Finocchio's Club

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Finocchio's was a nightclub and bar in San Francisco. The history of the club started as a speakeasy called the 201 Club in 1929, located at 406 Stockton Street. In 1933, with the repeal of prohibition, the club moved upstairs and started to offer female impersonation acts; after police raids in 1936 the club relocated to the larger 506 Broadway location. Finocchio's night club opened June 15, 1936 and was located in San Francisco, California, above Enrico's Cafe at 506 Broadway Street in North Beach. The term "Finocchio" is Italian for fennel but is often a negative term for gay.

Joe Finocchio, the creator of the club, had the idea of a nightclub with female impersonators in costumes when a patron jokingly went on the stage of his club and did a routine that the crowd enjoyed. The club was not advertised as a gay club; it was advertised as a place for entertainment and fun. Both gay and straight performers worked there. The acts included varying ethnic-inspired performances such as geisha-style performances, which may have helped encourage tourists and contributed to the diverse, often racially diverse crowds, which was unusual during this time of segregation. In the days before gay liberation, female impersonator clubs provided semi-public social spaces for sexual minorities to congregate.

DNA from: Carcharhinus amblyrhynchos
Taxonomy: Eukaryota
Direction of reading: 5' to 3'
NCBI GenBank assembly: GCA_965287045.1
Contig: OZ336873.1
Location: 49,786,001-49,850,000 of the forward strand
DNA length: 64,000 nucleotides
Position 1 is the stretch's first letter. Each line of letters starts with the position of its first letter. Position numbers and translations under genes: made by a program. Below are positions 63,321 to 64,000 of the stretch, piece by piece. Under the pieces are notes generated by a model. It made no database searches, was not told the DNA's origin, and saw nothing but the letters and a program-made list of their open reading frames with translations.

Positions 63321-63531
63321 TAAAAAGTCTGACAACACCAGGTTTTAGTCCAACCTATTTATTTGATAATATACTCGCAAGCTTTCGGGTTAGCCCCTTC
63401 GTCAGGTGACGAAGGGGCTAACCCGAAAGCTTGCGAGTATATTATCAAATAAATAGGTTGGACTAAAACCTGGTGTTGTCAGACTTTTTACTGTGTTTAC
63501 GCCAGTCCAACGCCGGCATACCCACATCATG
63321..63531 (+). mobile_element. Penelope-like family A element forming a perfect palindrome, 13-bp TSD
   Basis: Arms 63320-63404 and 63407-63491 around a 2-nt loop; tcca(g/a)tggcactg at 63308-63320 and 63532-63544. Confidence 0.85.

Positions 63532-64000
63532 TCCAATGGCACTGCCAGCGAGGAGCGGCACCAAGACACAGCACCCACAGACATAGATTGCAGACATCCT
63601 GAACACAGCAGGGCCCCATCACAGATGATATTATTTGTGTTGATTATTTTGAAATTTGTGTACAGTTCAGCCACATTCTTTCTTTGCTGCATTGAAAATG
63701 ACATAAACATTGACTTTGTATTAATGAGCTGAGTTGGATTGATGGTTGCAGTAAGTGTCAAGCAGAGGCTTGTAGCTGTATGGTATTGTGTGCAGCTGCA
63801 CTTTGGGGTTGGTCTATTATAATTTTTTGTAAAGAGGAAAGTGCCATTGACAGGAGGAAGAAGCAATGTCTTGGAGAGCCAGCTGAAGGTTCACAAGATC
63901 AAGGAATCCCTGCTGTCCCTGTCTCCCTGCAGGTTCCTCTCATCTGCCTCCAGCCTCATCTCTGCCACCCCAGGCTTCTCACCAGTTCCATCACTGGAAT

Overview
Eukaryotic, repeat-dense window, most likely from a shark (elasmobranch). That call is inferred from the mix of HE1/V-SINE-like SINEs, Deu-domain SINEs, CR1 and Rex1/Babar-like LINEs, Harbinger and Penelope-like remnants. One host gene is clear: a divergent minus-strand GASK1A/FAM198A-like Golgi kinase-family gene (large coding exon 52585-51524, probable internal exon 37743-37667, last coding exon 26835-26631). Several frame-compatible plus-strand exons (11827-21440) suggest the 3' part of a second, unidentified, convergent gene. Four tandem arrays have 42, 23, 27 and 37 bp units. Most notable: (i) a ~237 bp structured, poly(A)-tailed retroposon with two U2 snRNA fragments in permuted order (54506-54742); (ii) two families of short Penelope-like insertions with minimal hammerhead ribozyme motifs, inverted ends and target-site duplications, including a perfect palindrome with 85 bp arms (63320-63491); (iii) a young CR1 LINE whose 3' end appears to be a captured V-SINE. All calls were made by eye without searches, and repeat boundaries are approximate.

Finocchio's was "off limits" during World War II, not due to the entertainment, but rather for selling liquor to the military outside the authorized hours of sales. On December 31, 1943 the ban was lifted after Joe Finocchio and other bar owners signed an agreement to limit liquor sales to military personnel between 5 pm and midnight.

Finocchio's was a huge favorite with tourists from the 1930s to the early 1990s. Joe Finocchio died in January 1986. Eve Finocchio, Joe's widow, decided to close the club on November 27, 1999 because of a significant increase in the monthly rent and dwindling audience attendance.

Finocchio's often featured traditional drag, with performers in gowns singing or lip-synching to top 40 ballads.

A 14-page program, "Finocchio's: America's Most Unusual Nightclub", was published by Zevin-Present circa 1947.

This page was last edited on 27 November 2017, at 17:17.
Reference: under CC BY-SA license.

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